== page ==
- Wendy Durst, Manager of Strategic Partnerships with SENECA FAMILY OF AGENCIES . Seneca Family of Agencies is supporting SPS through the RC-CAP process and they are excited to partner with the District, Families and the larger community to ensure a highly responsive and impactful service delivery system that promotes the success of all students. The input and work of the Special Education PTSA and the parent community are key to this process and they are eager to learn from your experiences and tireless efforts to support Seattle's students.

- Adriana Tossini with the Department of Vocational Rehabilitation will present information about their Transition Services (school to work).

The Department of Vocational Rehabilitation believes employment contributes to a person’s ability to live independently and everyone has a right to work. Our purpose is to empower people with disabilities to achieve a greater quality of life by obtaining and maintaining employment.

As a division of the Department of Social and Health Services, with offices located throughout Washington, DVR has partnered with communities for over 70 years to help meet the employment needs of people with disabilities and employers.

Who We Serve
People with disabilities who want to work but face a substantial barrier to finding or keeping a job

What We Do
We provide individualized employment services and counseling to people with disabilities
We provide technical assistance and training to employers about the employment of people with disabilities

Transition Services are a team effort that provides support and guidance to students with disabilities as they prepare to move from high school to the work place. Each student’s transition team includes the student, parents, school staff, and VR Counselors.

Transition teams assist students to identify career interests and learn what skills and training are needed to prepare for careers in those fields of interest.

Please come and join us on October 27!
Anonymous said…
The claim that Gatzert is lining itself up to be a charter is a conspiracy theory. If there are facts to support that theory, I'd like to read them.

Also, as has been said many times on this board, just because new market-rate housing is being developed doesn't mean there will be families with kids moving into those units. That's the argument used against a downtown K-5. Also, keep in mind the number of low-income housing units is going to increase at Yesler Terrace. Are folks going to mix across incomes? Probably not, but I wasn't making that argument. Will the new affluent people moving in have school age children and send them to their local public school? That is unclear.

First Hill
First Hill, I have repeatedly said I don't think it possible to have a pre-k charter under our current law.

Leo said…
For anyone that thinks mayoral control of Seattle Public Schools is not on Tim Burgess's mind- think again.

Tim Burgess ran for mayor. His platform included possible control of Seattle Public Schools. Similarily, Ed Murray had drafted legislation for appointed schools boards. These efforts are nothing less than an attempt to eliminate the voice of voters.

There is reason to be concerned. More on Burgess:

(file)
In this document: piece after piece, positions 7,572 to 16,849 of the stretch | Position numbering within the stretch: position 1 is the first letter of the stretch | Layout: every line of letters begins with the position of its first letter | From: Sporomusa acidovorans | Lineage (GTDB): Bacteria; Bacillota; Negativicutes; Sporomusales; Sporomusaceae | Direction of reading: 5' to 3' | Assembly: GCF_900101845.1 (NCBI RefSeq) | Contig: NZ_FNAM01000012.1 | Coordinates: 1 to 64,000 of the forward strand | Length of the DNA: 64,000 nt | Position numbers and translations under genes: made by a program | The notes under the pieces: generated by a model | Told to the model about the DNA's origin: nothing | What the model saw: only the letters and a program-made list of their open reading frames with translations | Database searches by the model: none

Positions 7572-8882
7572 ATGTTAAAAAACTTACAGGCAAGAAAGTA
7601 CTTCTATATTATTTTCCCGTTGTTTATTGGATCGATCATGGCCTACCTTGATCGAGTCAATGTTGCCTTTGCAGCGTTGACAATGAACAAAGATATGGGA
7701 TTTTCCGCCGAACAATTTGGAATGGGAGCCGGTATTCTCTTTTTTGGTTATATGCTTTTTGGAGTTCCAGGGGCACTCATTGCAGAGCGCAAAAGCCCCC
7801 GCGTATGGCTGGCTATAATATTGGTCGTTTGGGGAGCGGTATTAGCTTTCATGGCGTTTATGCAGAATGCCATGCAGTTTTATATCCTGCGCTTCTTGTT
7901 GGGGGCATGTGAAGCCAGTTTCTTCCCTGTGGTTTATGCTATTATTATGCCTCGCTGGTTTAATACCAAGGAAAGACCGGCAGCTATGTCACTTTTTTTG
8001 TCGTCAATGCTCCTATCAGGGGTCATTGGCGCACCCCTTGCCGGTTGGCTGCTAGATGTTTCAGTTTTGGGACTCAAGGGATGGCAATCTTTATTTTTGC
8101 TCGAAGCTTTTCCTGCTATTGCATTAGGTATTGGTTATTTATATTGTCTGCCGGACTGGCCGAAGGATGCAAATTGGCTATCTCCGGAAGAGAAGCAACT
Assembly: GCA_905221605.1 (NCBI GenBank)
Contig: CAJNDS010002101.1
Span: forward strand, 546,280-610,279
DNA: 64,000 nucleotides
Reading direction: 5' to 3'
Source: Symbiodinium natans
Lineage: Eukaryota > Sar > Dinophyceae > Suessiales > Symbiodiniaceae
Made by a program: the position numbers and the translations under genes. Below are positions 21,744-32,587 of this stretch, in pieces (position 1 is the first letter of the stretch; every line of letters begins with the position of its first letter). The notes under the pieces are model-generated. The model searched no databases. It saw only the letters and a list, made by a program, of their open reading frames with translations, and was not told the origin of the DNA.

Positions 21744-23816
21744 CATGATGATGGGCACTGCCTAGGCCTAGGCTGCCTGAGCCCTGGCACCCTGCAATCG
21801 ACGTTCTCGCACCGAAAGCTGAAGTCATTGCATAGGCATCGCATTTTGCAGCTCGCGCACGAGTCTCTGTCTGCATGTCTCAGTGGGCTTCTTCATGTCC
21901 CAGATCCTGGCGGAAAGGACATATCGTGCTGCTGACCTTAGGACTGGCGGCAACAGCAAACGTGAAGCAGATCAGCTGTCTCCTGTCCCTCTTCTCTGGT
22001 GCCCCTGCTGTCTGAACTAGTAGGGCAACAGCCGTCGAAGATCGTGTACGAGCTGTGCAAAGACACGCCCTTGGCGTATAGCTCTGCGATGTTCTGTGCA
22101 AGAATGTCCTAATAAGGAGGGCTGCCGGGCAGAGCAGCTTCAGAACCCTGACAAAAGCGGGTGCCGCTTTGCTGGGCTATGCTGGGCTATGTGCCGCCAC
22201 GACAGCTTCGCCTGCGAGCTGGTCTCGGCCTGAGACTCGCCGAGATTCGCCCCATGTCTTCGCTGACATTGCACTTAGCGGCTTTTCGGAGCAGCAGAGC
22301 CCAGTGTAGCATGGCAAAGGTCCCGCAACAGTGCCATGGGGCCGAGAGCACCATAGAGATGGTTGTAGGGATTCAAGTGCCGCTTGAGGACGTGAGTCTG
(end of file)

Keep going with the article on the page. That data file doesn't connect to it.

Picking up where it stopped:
Greenwoody said…
I don't know that there is a specific plan to turn B-G into a charter school. But it seems likely to be one of the top targets for being converted to a charter, and we do know that is part of the overall plan (privatize existing schools). We should at minimum be highly vigilant about it.

The irony is that turning it into a charter will make Yesler Terrace *less* attractive to gentrifiers, since charter schools are correctly seen as inferior to a traditional public school.
Anonymous said…
Greenwoody - most of the charter people in AZ and UT run their schools as "white flight" schools, meaning the charter schools are generally whiter and richer than the public schools. Many of the charters in California are that way as well. It would not be out of character to set up an elite little charter at B-G for the children of the gentrifiers.

If you haven't already, you should make your way over to Dora's blog and see how much money Gates, Hanauer, Bezos, Ballmer, LEV, DFER and all the other charter players have contributed to proposition 1B.
Note Blanford's role in all this. Also sad to see Ruth Kagi's name in there too. :(

Disgusted said…

Thanks to Dora Taylor for pointing to the funders behind the City of Seattle's preschool initiative 1B:

Today, I heard an individual refer to the city's preschool initiative as authoritarian in the manner it was handed down I agree.

Any chance Burgess is currying favor with deep pockets to support him in the upcoming election?
Anonymous said…
For Dora's question mark on Save the Children Action Network - no smoking reform guns, but hey are definitely BIG corporate players on board:

chris S
Charlie Mas said…
I don't like the fact that the School District has an MOU with an advocacy organization like the Alliance for Education. They are no longer a fundraising organization.

Why does the District need an MOU with them anyway?
Charlie, the district gets money from the Alliance and the Alliance wants to control how it's spent.

That said, I think now is the time to uncouple from the Alliance especially around them making money from overseeing PTA funds. That job should go out to bid and I'll bet someone else could do it for less.